MacKenzie Tobin thought the cameras were filming her lab partner so she made sure to give them space.
School administrators told students the crew was there from a state magazine to interview students and highlight the school for their academic achievements. Little did Tobin know, it was all a ruse: The crew was from the University of Georgia and they were there for her.
She was called down to the school’s office where her family and UGA admissions representatives were waiting with an acceptance letter.
“That has to have been one of the top three events in my life,” she said.
Tobin, 17, a senior from the tiny west Georgia town of Ellaville, was the first student to be offered admission into UGA for next fall. Like many students, she chose to apply early for college — submitting her application by Oct. 15, months before UGA's regular applicant deadline of Jan. 15. In exchange, Tobin avoids the stress of waiting months to find out her fate.
Last month, UGA announced it was offering early admission to 7,500 students. The state's flagship institution received a record 14,516 early applications, an increase of almost 10 percent over the previous year. Georgia Tech, another of the state's largest colleges, also had about 14,500 early applications. In previous years, about 60 percent of students who ended up in Georgia Tech's freshman class were from the school's early applicants.
For much of the past decade, colleges and universities offering early application options have reported more students applying early, said David Hawkins, executive director for educational content and policy for the National Association for College Admission Counseling.
Hawkins is the creator and editor of the organization's annual State of College Admission report. The increase, he said, can be attributed to a few factors. With more students in the college pipeline and the rise of online applications, the number of applications overall has skyrocketed, so it makes sense that there are more early applicants, Hawkins said.
This fall, about 20.2 million students were expected to attend American colleges and universities, and college enrollment has increased by about 4.9 million students since fall 2000, according to federal data.
There has also been evidence that applying early could boost a student’s chances of admissions at some institutions. And underneath those trends, it’s also possible that students are looking for ways to alleviate the protracted stress of the college application process, Hawkins said.
That process seems to get earlier each year, with parents preparing students for college admission in middle school. Before even getting to the application, there can be pressure for students to take advanced high school classes, participate in lots of activities and score high on college entrance exams, all in efforts to improve their college chances.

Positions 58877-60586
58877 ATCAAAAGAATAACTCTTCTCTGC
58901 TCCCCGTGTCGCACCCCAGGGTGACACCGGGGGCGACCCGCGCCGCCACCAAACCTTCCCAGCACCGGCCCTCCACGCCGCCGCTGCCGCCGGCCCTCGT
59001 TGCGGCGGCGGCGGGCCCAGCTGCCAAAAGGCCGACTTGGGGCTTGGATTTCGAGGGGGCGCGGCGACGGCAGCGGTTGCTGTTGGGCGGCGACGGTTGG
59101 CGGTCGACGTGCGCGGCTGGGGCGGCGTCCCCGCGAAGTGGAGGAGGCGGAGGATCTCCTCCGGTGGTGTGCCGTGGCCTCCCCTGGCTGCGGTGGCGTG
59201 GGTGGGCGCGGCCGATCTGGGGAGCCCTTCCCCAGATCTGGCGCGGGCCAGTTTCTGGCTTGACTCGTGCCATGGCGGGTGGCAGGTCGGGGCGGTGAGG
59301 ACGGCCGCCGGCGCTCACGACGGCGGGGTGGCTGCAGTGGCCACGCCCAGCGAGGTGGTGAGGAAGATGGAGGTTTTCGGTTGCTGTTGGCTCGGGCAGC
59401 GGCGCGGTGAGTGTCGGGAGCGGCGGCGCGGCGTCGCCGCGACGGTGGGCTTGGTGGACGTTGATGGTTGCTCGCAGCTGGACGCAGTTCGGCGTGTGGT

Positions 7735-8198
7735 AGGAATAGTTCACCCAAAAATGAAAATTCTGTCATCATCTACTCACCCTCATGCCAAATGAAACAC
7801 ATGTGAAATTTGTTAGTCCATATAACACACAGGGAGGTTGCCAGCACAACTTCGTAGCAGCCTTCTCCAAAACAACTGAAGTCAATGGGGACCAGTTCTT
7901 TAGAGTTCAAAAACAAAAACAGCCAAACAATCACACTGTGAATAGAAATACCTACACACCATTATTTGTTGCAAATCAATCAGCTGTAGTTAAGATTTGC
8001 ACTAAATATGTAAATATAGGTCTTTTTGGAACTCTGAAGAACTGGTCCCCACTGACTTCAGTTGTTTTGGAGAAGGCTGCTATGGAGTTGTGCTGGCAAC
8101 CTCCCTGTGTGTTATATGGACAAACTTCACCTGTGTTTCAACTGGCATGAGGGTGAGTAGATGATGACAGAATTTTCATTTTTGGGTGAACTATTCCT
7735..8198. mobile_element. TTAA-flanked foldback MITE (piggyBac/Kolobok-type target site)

“One big shift is, unfortunately, the pressure that these students feel,” said Rick Clark, director of undergraduate admissions at Georgia Tech. Clark has worked in higher education and admissions for about 15 years.
Between the messages from the media about the economy and education and the push to get into college, make good grades, graduate on time without taking too much debt and get the right job, students seem to be feeling a lot of that pressure now, Clark said. "It used to be, go to college and figure it out. It just feels like, wrong or right, in their minds there is way more on the line than it used to be," he said.
That pressure hit even closer to home for Clark this year when one of his neighbors, who he’s known since she was about seven years old, was scared to visit his home for trick-or-treating at Halloween. The student, now a high schooler, was applying at Georgia Tech and knew Clark’s position there. “Now she looks at me as if I’m judging her,” he said.
Currently, about 450 colleges have early-decision or early-action admissions policies, and some have both, according to The College Board.
Both offer students early response to their applications, but only the early-decision option is binding. Students with early-action offers, like Tobin at UGA, can consider the acceptance offer but don’t have to immediately commit, and can consider offers from other colleges.
Students and families choosing these early application options should be clear about their college choices, say experts like Neil Clark at The Walker School in Marietta. Those seeking the binding early decision should have thoroughly researched their first-choice college.
“Use your guidance counselors,” recommends Clark, dean of college counseling and guidance. “You have to come up with a good plan.”
Early-application options are for students who push themselves, Tobin said.
UGA was her first choice. She also applied and was accepted to Georgia Southern University, her second choice.
Tobin had dual-enrolled at Georgia Southwestern and through a nursing assistant class offered at her school through South Georgia Technical College. She also took a number of rigorous advanced-placement classes.
“I’m a Type A personality and I had to get it done,” she said. “This took a lot of the pressure off having to wait and find out later. The waiting is the hardest part.”
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